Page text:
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June 22, 1945


The opinion of the court was delivered by: GIBSON

The court, after hearing and consideration, makes the following Findings of Fact and Conclusions of Law:

Findings of Fact

 1. On and prior to February 27, 1943, Charles Zubik, the plaintiff, was the sole owner of a wharf boat, barge or screen boat known as the 'Mariner,' Official No. 175020. On said date said 'Mariner' was requisitioned by the United States of America.

 2. Before the barge was requisitioned the Appraisal Committee of the War Shipping Administration had placed a value of $ 7,000 upon it, and this sum was offered to, and refused by, the plaintiff, when it was taken over as aforesaid.

 3. Upon refusal of the plaintiff to accept $ 7,000 for the barge, the boat was requisitioned and three-fourths of said appraised value was delivered to plaintiff, the sum of $ 1,750 being reserved.

 4. The 'Mariner' was built in 1922 by the Midland Barge Company at a cost of $ 16,014. It had a length of 180 feet, a beam of 28 feet and a depth of 4 feet 8 inches. The hull was built of one-fourth inch steel plating. It had a house of thinner steel 160 feet long, 28 feet wide and 14 feet high. The roof was of wood and tarpaper. It had no means of propulsion and had no equipment on board when requisitioned.

 5. The 'Mariner' was used as a wharf boat at Wheeling in the Ohio River from 1922 to 1935. Having been acquired by the plaintiff in 1936, it was sold by him to the Pittsburgh Sand and Gravel Company for $ 10,000, and was used as a sand and gravel dredge boat.

 6. In December, 1942, it was purchased from the Pittsburgh Sand and Gravel Company for the sum of $ 7,000 for the purpose of re-sale. After purchase the plaintiff spent $ 700 for the purpose of cleaning, etc., and for maintaining a watchman upon the boat.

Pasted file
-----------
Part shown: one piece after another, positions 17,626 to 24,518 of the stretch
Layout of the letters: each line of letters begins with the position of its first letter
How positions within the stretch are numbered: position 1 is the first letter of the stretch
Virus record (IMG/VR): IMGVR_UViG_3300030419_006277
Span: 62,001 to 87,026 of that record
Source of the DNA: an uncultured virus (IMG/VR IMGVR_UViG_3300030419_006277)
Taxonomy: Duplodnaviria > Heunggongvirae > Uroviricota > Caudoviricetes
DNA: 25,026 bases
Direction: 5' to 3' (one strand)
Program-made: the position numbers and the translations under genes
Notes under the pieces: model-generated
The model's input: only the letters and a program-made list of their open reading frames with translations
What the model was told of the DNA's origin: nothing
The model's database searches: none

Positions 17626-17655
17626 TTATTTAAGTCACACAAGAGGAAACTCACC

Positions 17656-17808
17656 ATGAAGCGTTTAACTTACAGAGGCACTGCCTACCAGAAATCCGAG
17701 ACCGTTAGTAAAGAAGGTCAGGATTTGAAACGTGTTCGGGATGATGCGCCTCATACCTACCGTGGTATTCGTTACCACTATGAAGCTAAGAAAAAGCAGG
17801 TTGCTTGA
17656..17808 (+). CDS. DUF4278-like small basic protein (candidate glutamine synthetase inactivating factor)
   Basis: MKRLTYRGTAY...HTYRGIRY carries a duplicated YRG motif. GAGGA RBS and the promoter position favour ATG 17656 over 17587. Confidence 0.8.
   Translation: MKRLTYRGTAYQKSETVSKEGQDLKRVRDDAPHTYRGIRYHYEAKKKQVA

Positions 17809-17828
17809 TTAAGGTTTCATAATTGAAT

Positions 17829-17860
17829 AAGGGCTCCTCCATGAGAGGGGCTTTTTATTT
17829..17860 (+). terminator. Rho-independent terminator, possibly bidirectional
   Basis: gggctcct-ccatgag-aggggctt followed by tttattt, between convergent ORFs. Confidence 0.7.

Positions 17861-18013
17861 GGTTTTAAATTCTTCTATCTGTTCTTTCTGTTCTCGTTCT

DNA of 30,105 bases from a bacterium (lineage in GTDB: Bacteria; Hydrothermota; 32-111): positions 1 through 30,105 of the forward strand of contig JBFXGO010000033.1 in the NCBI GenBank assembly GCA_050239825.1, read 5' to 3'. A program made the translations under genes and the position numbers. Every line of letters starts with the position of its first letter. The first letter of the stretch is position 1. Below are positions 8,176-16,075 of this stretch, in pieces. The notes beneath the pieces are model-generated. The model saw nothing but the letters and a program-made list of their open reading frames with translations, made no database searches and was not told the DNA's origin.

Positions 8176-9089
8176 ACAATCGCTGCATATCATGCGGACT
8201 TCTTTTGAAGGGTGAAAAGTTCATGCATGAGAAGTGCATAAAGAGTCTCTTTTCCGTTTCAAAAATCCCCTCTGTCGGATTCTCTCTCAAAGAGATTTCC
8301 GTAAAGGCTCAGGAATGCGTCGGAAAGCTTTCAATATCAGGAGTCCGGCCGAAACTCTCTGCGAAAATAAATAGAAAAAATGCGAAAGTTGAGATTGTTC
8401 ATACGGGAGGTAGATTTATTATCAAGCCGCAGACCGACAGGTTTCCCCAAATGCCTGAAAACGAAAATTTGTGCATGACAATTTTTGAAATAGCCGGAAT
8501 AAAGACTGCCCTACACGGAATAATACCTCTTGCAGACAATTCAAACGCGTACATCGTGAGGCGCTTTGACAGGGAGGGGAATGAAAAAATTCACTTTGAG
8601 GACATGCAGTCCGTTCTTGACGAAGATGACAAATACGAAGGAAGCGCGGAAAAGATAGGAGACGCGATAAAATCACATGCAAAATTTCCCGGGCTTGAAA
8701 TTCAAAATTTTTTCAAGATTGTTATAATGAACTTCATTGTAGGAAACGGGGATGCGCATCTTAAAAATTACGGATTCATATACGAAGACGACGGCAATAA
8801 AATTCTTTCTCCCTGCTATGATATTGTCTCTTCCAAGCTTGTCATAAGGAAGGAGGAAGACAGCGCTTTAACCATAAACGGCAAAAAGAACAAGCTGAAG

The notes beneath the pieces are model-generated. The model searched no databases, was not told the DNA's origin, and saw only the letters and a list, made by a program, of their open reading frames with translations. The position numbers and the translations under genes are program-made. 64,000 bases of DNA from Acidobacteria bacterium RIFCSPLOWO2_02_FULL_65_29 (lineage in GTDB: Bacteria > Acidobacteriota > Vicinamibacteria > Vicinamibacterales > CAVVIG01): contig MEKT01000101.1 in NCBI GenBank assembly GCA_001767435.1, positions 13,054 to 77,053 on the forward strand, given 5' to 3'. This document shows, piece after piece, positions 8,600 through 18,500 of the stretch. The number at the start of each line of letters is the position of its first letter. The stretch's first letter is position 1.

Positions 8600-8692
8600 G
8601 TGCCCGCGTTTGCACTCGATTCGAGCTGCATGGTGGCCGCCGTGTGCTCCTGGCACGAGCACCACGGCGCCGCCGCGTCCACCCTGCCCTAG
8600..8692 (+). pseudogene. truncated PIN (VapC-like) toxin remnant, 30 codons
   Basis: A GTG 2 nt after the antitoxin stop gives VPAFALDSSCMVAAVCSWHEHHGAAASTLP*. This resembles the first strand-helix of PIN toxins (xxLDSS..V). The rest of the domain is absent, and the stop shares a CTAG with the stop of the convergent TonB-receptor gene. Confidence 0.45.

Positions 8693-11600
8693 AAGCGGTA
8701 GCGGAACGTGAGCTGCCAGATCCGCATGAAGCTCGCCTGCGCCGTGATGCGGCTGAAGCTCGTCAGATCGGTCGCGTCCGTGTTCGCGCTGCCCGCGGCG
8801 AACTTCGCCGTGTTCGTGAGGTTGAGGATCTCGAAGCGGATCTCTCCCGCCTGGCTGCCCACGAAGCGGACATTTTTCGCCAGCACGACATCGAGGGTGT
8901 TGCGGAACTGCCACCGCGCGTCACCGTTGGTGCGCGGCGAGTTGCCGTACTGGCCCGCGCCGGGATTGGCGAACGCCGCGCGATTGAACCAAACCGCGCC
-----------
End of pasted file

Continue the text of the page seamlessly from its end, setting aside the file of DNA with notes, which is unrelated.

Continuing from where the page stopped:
7. The 'Mariner' was located during its existence in the Ohio and Allegheny Rivers. The waters of each of these rivers contain a considerable quantity of acid which tends to reduce the service life of steel barges.

 8. The 'Mariner' as located and used, had a remaining service life of about eighteen years at the time it was taken over by the United States.

 9. The fair market value of the 'Mariner' when requisitioned was $ 10,000.

 Conclusions of Law

 I. This court has jurisdiction in the instant action.

 II. Charles Zubik, the plaintiff, is entitled to a judgment in his favor for the sum of four thousand seven hundred fifty ($ 4,750) dollars, with an additional sum to compensate him for delay in payment from February 27, 1943, to a date preceding the date of payment by not more than thirty (30) days. Said sum may be measured by the legal rate of interest.

 The claim being for less than ten thousand dollars, this court is given jurisdiction by the Tucker Act, 28 U.S.C.A. § 41(20).

 The plaintiff was the owner of the steel barge 'Mariner' which the United States requisitioned on February 27, 1943. On or about May 3, 1943, the Appraisal Committee of the War Shipping Administration appraised the 'Mariner' at seven thousand dollars. The plaintiff refused to accept this sum, and thereupon the Government, under authority of the Merchant Marine Act of 1936, 46 U.S.C.A. § 1101 et seq., paid to the plaintiff the sum of $ 5,250, being seventy-five per centum of the appraised valuation.

 The only matter before the court is the market value of the barge at the time it was requisitioned.